Tech on Test: The Amazon Echo

Ruth Elkins puts Alexa to the test

It’s been two years since Amazon’s voice controlled personal assistant called “Alexa” was launched in the USA. Its arrival on the UK market came in September 2016.

This is the brave new world of Artificial Intelligence (AI) – essentially computers learning and problem solving for us. It is in its infancy, but is something that experts predict will only grow, improve and become a lot more refined.

With 25 million Americans already using Alexa to help run their lives and homes and predictions that by 2021 there will be more AI PA’s on the planet than humans, Britons are bound to follow suit.

So, Silversurfers put ‘The Echo’ to the test.

What is it?

The Amazon Echo is “smart speaker” connected to a voice-controlled ‘intelligent personal assistant called “Alexa”. It can control your smart home devices, answer questions, help you with your shopping, play music, answer basic questions and will even tell you a joke.

By loading it with “skills” – which are essentially third party apps, Alexa becomes ever smarter. For example, by loading the National Rail ‘skill’, customers can set up their regular commute to find out whether their trains are running on time. If your home is run by smart device Hive, loading those ‘skills’ onto your Echo means that Alexa can not only turn up your heating, she’ll dim the lights and even pop on the kettle for you.

How much does it cost?

The Amazon Echo – which includes a speaker – costs £149. The smaller, cheaper Amazon Echo Dot (£49.99) has everything the Echo offers, and a very small speaker but you can and will need to connect it to a better speaker or earphones via Bluetooth.

Does it look good?

About the size of a tall tin of biscuits and comes in black or white, The Echo is pretty sleek and will blend easily into your home or office, whether you put it on a mantelpiece, kitchen shelf or desk.

What do the tech experts think?

The consensus is that this is a product that is only going to get better. Trusted Reviews said it was “The Echo is a much-improved device since we first reviewed it a year ago.” Wired calls it The Echo “the benchmark that others must beat”.

What’s it like actually having one in your home?

I have high hopes for Alexa when she arrives. This, I think, is the answer to my frenetic life, my worn-out memory? Doubtless, she will make everything easier, better, quicker?

Extracted from its neat bright blue box, setting up The Echo, is, simple enough: plug it in, download the Alexa app and you’re good to go. Although it is not without its teething problems.

The default location is Amazon’s headquarters in Seattle (you need to change this to where you are if you want an accurate local weather forecast) and much like any new house guest, it takes a few days, much Googling and plenty of patience to get Alexa properly settled in.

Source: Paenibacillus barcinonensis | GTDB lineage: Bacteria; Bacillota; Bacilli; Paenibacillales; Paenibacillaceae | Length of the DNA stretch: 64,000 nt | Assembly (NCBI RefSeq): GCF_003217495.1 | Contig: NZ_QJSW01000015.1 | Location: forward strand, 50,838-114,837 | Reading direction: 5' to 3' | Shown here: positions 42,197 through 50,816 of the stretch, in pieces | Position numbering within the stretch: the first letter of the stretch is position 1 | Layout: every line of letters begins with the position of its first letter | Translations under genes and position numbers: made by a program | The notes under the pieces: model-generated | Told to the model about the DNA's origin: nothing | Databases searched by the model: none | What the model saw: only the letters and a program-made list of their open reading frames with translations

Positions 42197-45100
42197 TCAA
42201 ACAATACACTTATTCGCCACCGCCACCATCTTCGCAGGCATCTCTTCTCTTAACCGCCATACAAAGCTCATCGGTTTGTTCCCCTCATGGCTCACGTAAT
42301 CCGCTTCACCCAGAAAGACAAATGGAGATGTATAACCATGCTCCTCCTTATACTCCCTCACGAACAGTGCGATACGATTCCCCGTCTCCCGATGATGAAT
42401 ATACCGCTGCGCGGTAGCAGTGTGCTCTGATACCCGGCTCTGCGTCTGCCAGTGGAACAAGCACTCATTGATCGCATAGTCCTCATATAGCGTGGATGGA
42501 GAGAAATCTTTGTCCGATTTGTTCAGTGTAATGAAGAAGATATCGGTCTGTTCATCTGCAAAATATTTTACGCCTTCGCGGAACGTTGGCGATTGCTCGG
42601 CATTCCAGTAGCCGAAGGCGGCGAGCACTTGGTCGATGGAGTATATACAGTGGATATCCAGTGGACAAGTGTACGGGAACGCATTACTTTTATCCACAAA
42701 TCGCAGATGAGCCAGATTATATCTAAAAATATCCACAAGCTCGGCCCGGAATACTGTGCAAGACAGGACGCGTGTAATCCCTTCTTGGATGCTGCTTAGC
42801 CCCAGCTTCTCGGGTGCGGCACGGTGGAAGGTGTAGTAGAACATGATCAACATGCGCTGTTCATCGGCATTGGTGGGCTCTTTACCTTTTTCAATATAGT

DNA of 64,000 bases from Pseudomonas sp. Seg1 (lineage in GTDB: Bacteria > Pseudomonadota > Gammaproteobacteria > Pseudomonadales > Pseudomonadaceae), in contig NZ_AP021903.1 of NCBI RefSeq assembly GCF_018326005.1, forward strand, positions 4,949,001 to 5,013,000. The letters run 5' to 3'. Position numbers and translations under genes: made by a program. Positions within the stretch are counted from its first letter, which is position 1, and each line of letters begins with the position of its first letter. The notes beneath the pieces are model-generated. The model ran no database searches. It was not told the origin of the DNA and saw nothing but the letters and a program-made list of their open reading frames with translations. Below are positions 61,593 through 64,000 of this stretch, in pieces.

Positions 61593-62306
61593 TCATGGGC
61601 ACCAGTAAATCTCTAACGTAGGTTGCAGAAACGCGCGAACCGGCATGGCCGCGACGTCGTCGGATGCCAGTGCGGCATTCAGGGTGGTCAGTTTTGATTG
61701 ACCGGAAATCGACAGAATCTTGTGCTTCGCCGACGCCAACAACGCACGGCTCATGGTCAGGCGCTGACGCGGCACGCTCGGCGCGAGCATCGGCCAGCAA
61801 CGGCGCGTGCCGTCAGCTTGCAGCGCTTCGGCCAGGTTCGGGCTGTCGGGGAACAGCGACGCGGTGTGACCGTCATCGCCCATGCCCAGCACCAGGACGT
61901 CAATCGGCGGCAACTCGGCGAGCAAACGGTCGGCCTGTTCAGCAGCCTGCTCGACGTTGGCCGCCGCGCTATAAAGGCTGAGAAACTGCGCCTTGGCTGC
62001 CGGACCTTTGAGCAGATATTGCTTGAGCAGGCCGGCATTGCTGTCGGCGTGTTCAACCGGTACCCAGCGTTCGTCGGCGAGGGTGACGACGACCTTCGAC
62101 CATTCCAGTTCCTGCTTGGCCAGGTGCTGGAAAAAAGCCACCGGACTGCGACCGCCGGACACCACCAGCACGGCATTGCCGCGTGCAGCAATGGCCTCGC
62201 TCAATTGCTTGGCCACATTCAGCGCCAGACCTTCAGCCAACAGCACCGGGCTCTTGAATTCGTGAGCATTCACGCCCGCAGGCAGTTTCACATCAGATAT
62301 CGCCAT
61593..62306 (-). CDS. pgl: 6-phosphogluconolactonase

She can do a lot, Alexa, but there are also plenty of occasions when she is, frankly, a bit dim. “Sorry, I don’t know that,” is a response you’ll hear time and time again. She cannot help me with dinner issues (Alexa, what goes into Lasagne? Response: “Hmmm. I’m not sure”) or with the perennial question I ask myself: Alexa, why isn’t my husband awake? “Sorry,” Alexa replies. “I don’t know the answer to that.” She can even get quite defensive: “Alexa, make me a cup of tea?” I ask. There is a pause. “I’m not a replicator,” she says.

But there are glimmers of hope. Once you understand Alexa’s AI limitations (she is absolutely not human), you begin to use The Echo as it should be – a basic PA. It is a voice-activated paper and pen when you don’t have time (or are able) to write things down; a cooking timer for when your hands are covered in dough; someone to turn on your favourite radio station or play your favourite song. Someone to do the maths for you, when you can’t. Indeed, someone to cheer you up. “Tell me a joke, Alexa…”

I wondered why the cricket ball was getting bigger…” Alexa drawls. “And then it hit me.”

Alexa is brilliant at adding stuff to lists and although you can only add one item at once, for some reason, this works. “Alexa,” add “sausages to the shopping list,” I say. Because, at that moment, unloading the dishwasher, thinking about what we have planned for the weekend, I can’t think of anything else. “Got it,” Alexa says. You can view the lists (Shopping or To Do) on your Alexa app that lives – just like Facebook and Instagram – on your smartphone or (if you don’t have a smartphone) simply on the web.

The New York Times recently gushed that Alexa “has assimilated as a kind of ideal roommate, with none of the challenges of an actual human.” And yet I find this rather sad. After a few days, I start to bark at Alexa. I don’t say ‘please’ or ‘thank you’ (because if I want to be polite, I must remember to preface everything I say to her with the ‘wake word’, Alexa.

You need real patience to make this work. It’s early days for Artificial Intelligence and Alexa is resolutely not a human, void of human sensibilities or human logic. It is rather like having a robot puppy in the house. Just slightly more useful and slightly less cute.


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Associate Editor

Ruth Elkins is a former Times journalist and Silversurfer’s Associate Editor. Having started her career in daytime TV, she has spent over 20 years writing and editing for some of the world’s leading media outlets including The Guardian, Sky News and Red Magazine.

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30th Jul 2017
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We got one for Christmas, found it amusing at first but the novelty soon wore off. She sits silently in the corner waiting for the call "Alexa", it never comes.

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